Looking at the headland in the distance and the huge power station perched upon it I’d noted that the CP was just behind it. But as with all coastal paths it can take several miles or more to reach a headland due to the recesses in the coastline, plus we also had a beach to cross so it was hoped the tide would be out! It was and a short while later we appeared at CP3. 10.4 miles and we would be at the finish. We had become a group of about 7 and had been following each other along the path for quite some time now. We all left the CP together and headed off into the now fading light.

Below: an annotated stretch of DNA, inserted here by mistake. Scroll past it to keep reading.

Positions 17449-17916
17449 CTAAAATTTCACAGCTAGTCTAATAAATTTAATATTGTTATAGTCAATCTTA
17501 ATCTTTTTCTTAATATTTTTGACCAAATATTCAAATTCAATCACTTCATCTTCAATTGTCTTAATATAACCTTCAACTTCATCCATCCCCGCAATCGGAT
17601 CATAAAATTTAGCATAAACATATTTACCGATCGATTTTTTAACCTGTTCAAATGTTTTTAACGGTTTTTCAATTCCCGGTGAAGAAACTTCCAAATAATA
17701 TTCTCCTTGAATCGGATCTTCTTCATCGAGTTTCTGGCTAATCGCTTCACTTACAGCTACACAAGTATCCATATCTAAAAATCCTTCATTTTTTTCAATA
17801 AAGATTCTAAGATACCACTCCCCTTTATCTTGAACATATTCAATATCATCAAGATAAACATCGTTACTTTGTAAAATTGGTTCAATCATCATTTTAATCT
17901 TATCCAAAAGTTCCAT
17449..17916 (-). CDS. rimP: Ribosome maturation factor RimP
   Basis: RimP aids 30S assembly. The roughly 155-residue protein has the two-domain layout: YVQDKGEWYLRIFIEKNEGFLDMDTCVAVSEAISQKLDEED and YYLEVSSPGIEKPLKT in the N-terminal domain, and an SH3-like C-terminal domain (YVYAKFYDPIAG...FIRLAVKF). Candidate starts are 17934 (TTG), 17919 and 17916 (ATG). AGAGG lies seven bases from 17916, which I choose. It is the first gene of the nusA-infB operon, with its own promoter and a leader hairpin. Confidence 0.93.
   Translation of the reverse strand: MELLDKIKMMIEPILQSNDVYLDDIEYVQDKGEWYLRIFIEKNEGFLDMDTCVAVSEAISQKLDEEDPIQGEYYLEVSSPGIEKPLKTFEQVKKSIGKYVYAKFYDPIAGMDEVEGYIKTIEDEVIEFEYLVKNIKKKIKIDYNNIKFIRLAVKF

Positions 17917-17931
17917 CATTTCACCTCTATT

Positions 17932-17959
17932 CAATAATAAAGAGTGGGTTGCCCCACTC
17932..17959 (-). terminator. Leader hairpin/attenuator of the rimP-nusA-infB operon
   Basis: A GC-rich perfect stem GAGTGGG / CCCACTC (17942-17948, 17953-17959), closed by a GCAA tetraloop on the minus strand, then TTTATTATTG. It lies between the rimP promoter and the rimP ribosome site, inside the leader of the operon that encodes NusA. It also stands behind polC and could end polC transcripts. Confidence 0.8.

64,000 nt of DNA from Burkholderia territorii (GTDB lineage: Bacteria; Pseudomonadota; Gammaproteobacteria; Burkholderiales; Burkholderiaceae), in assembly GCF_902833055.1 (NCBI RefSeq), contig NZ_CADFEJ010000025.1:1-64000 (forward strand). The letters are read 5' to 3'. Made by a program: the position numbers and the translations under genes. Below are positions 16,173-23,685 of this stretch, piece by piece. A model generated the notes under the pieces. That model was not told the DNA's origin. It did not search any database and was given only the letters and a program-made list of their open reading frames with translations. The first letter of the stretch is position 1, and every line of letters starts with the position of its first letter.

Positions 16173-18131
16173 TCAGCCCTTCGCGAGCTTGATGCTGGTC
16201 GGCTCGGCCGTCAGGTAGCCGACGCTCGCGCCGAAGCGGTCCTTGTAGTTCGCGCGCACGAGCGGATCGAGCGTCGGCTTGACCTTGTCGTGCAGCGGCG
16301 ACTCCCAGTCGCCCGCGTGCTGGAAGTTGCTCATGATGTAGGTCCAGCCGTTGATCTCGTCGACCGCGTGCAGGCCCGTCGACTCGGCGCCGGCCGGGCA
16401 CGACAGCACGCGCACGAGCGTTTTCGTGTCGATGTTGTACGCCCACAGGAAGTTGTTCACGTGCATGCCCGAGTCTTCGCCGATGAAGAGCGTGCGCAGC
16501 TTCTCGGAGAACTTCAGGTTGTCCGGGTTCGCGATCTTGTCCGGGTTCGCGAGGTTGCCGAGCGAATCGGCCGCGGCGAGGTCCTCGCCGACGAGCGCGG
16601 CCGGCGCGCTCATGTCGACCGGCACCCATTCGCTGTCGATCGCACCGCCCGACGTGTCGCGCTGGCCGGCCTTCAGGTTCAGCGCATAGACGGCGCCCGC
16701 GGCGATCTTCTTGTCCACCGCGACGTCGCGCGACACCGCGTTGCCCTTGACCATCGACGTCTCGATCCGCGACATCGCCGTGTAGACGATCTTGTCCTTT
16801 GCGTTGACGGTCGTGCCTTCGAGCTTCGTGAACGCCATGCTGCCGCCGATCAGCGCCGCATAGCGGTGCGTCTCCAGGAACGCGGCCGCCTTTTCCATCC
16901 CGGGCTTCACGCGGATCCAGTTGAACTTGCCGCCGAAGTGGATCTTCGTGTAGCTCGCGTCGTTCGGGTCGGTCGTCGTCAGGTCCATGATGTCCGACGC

There was a distinct feeling of rain in the air as we began our last leg. The terrain became very gnarly with some huge climbs and to add to this the rain had started to hit us from the seaward side helped by a strong wind. Between us our level of skills in the art of descending down muddy slopes began to differ and our group was split. I began my homeward battle with Garry who I’d met earlier in the year on the Haworth Hobble who was with his friend Stephen I’d ran with earlier. As the daylight really started to fade we made good progress and I had one eye on the map all of the time just in case. Before the finish we had to locate an ‘Honesty Book’. This was a book located in a plastic box at a specific place to prevent runners taking a short cut. On finding the book we had to tear out a page and present it to the next CP or Finish. Apparently it was located just past Bull Bay near a disused water tower. Apparently unmissable! For the last few miles I’d been occupying my mind with spotting dive sites along the coast and trying to remember when I’d dived them and what I’d seen. Predominantly my diving experience of the Anglesey Coast had been ship wrecks so I was now passing on my endless knowledge of these to Gary who was running with me. Not sure if I was helping matters and possibly just sending him to sleep! But we just couldn’t find the book or the unmissable water tower! Another runner, Dimitri, had now joined us and together we desperately searched in the blackness for the book. I still hadn’t put my head torch on at this point as my night vision was pretty good and could still read the map. Gary, Dimitri and I found ourselves crossing a field and then into a small holiday home estate. More runners joined us and we were now about six of us. It was absolutely throwing it down and blowing a gale and by chance I spotted the silhouette of a structure that resembled a tower. That was it! We found ourselves climbing through someone’s garden and after a bit of slipping and sliding down to the edge of the coast I decided to put on my light. Now I don’t really like heights and it’s probably best that it was dark but on switching my light on I found I was less than a meter from what looked like bottomless drop off the cliffs into wild the sea below!